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Smoking Facts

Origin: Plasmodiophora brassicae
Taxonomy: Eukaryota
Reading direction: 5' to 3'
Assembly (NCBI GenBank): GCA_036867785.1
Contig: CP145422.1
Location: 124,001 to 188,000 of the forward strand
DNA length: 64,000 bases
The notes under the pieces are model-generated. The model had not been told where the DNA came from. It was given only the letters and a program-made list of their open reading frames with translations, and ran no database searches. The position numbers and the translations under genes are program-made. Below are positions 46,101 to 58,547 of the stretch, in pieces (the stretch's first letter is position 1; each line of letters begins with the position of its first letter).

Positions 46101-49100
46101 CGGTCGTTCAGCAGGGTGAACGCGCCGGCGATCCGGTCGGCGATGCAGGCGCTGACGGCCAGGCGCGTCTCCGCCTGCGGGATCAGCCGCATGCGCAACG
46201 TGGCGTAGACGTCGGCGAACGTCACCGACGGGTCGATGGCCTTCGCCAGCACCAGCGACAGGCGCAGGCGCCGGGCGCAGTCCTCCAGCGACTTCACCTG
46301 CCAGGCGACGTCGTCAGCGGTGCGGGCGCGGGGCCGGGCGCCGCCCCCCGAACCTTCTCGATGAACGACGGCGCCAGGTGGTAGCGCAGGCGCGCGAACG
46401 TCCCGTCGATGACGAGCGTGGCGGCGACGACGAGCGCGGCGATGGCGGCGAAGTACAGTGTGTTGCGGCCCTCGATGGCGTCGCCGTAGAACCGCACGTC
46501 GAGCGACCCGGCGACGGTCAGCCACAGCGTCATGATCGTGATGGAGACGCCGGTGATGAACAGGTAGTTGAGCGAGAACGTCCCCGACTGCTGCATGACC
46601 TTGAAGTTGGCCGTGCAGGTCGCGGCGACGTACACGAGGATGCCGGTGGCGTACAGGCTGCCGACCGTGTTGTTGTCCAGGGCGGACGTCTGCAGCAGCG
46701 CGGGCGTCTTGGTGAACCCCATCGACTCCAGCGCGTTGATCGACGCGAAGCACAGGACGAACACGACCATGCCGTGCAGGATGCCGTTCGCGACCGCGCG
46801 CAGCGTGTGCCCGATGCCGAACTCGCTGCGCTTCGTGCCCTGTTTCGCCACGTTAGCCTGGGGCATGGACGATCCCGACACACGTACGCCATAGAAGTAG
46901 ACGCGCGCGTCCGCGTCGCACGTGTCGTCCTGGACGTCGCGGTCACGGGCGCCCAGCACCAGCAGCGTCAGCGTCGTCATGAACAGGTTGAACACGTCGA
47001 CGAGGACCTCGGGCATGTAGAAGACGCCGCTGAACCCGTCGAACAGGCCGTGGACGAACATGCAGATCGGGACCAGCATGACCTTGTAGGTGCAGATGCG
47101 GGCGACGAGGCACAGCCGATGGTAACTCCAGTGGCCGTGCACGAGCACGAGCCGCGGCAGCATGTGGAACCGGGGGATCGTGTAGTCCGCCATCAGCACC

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The latest statistics on the prevalence of cigarette smoking come from the 2003 National Health Interview Survey (NHIS) that was administered to a nationally representative sample of more than 30,000 adults. The NHIS defines current smokers as persons who reported smoking every day or some days. Former smokers were defined as persons who no longer smoked. The NHIS results indicated that, in 2003, approximately 21.6% of U.S. adults were current smokers. This number suggests a decline in prevalence from 22.5% in 2002. In fact, over the past decade, smoking rates have steadily declined among most age groups in the U.S. Smoking cessation rates suggest a similar trend. The NHIS findings show that among the estimated 43.4% (91.5 million) of persons who had ever smoked, 50.3% (45.9 million) were classified as former smokers in 2003. While progress has been made in decreasing smoking rates overall, prevalence remains high among certain subpopulations of smokers. More men (24.1%) than women (19.2%) smoke. Smoking is highest among American Indians and Alaska Natives (39.7%) compared to Asians (11.7%) and Hispanics (16.4%). Smoking rates tend to vary by education level, with prevalence highest among adults who had earned a General Educational Development diploma (44.4%) and lowest among those with graduate degrees (7.5%). Across age groups, prevalence is highest in persons aged 25-44 years (25.6%) and lowest among persons aged greater than 65 years (9.1%).